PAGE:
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# Class Contents

##
Ordered Fields

- Ordered fields: Definition, examples, and basic properties

**Recall:** Our intuition is that the real numbers are a *field*
and a *linearly ordered set*. Just as the distributive law links together
the two operations of multiplication and addition, we need rules which
tell us how multiplication and addition affect the ordering of elements
of our field. As long as the axioms of the linear order and the
arithmetic operations are independent, we can't expect to be able to
deduce any connection. But if we take two simple rules as additional
axioms, then all the other rules we need for manipulating inequalities
will follow from them.

Example:

Example:

The set of real numbers:

is a field. (see note)

Example:

{0,1} is not an ordered field with the order 0< 1.

We state here for the record:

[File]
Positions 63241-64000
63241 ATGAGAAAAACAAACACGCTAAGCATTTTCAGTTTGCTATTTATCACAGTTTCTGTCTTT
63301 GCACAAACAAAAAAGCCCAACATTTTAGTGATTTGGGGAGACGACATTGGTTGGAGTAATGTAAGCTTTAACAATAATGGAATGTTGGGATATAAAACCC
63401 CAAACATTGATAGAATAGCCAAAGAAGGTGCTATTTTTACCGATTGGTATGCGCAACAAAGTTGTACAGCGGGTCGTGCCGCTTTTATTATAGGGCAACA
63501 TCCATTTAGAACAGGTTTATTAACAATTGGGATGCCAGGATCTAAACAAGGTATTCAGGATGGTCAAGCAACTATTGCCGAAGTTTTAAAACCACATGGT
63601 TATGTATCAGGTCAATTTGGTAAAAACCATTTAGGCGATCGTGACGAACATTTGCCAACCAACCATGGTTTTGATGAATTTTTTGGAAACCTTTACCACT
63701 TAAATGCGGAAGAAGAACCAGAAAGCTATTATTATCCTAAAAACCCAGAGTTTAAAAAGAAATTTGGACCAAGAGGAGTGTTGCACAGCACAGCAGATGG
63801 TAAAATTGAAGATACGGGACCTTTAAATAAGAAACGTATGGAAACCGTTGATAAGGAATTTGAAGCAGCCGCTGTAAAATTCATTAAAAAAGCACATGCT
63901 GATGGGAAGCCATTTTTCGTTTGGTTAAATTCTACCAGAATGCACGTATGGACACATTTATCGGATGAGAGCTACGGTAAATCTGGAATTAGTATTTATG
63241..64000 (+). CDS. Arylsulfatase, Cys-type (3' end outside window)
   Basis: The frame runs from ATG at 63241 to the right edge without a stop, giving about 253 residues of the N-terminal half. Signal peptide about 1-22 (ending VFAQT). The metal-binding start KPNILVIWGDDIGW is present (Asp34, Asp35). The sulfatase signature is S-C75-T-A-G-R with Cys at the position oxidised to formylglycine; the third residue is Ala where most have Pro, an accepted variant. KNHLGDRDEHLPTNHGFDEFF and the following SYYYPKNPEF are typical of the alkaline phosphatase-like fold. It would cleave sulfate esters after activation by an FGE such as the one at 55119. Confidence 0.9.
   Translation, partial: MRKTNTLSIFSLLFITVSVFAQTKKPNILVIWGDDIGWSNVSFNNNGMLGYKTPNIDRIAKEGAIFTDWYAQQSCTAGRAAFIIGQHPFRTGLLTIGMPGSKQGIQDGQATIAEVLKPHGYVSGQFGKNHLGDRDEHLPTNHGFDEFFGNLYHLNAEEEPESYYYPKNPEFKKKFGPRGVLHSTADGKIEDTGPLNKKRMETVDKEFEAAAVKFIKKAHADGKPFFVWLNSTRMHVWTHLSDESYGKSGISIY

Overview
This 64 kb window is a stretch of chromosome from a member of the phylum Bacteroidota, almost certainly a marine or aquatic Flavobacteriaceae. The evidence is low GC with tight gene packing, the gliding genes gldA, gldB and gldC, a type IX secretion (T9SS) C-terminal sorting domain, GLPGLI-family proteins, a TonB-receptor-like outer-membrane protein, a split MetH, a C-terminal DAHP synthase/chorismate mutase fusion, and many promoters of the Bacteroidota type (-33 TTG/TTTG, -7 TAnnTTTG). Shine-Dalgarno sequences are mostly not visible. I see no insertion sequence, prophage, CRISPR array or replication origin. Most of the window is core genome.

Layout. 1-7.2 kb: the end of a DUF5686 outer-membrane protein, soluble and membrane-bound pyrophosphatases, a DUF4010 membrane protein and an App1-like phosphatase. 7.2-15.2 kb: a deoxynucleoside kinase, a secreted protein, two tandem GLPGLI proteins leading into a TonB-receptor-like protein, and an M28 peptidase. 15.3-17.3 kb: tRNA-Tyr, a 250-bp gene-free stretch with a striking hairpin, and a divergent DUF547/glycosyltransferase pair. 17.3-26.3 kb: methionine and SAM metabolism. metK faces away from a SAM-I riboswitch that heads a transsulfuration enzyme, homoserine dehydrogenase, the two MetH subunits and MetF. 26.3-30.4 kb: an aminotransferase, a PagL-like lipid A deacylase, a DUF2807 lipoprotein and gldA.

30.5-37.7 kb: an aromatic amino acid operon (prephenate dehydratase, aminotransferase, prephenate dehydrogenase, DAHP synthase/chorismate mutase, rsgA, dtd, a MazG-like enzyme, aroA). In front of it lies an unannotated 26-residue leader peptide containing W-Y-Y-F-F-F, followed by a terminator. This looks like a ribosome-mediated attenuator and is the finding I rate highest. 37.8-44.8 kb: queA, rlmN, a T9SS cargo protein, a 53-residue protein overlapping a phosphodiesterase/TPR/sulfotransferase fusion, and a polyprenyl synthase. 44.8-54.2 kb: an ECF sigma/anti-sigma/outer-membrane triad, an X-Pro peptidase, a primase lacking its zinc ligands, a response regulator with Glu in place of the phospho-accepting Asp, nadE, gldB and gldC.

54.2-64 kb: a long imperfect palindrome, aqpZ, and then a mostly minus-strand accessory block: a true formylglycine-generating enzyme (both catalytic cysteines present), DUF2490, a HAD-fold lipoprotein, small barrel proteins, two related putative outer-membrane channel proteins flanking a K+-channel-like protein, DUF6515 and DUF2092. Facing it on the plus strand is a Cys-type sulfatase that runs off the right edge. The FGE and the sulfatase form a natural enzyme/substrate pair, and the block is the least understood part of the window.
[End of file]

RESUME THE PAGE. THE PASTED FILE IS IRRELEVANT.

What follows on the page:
**First Axiom of the Real Numbers:** The real numbers are an ordered field.

As we remarked above, all the algebraic properties of inequalities that we need can be deduced from the axioms for an ordered field (usually from a combination of the rules for field, for an ordered set, and for the two additional axioms for ordered fields).

Factoid:

- If F is an ordered field then the square of any element is non-negative. (ie greater than or equal to zero). In particular, 1> 0.
- If x> 0 then -x< 0, in any ordered field.

Factoid:

Every ordered field is an infinite set. In fact, every ordered field contains an isomorphic copy of the rational numbers.

The remaining axiom of the real numbers (there is only one more) is entirely to do with the way the real numbers are ordered. So we now forget about the arithmetic properties of the reals for a while, and concentrate on linearly ordered sets in the next section.